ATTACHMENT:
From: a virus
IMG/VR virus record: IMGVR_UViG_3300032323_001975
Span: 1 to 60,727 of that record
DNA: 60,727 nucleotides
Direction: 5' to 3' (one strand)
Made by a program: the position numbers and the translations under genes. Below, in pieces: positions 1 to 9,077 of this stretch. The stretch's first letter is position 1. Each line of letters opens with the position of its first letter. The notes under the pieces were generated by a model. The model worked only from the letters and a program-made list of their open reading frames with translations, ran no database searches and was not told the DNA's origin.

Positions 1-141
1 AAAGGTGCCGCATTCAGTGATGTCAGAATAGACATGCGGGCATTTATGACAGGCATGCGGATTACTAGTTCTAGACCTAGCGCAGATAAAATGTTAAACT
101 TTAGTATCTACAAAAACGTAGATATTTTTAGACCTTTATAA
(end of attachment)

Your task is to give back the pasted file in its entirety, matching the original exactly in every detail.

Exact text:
From: a virus
IMG/VR virus record: IMGVR_UViG_3300032323_001975
Span: 1 to 60,727 of that record
DNA: 60,727 nucleotides
Direction: 5' to 3' (one strand)
Made by a program: the position numbers and the translations under genes. Below, in pieces: positions 1 to 9,077 of this stretch. The stretch's first letter is position 1. Each line of letters opens with the position of its first letter. The notes under the pieces were generated by a model. The model worked only from the letters and a program-made list of their open reading frames with translations, ran no database searches and was not told the DNA's origin.

Positions 1-141
1 AAAGGTGCCGCATTCAGTGATGTCAGAATAGACATGCGGGCATTTATGACAGGCATGCGGATTACTAGTTCTAGACCTAGCGCAGATAAAATGTTAAACT
101 TTAGTATCTACAAAAACGTAGATATTTTTAGACCTTTATAA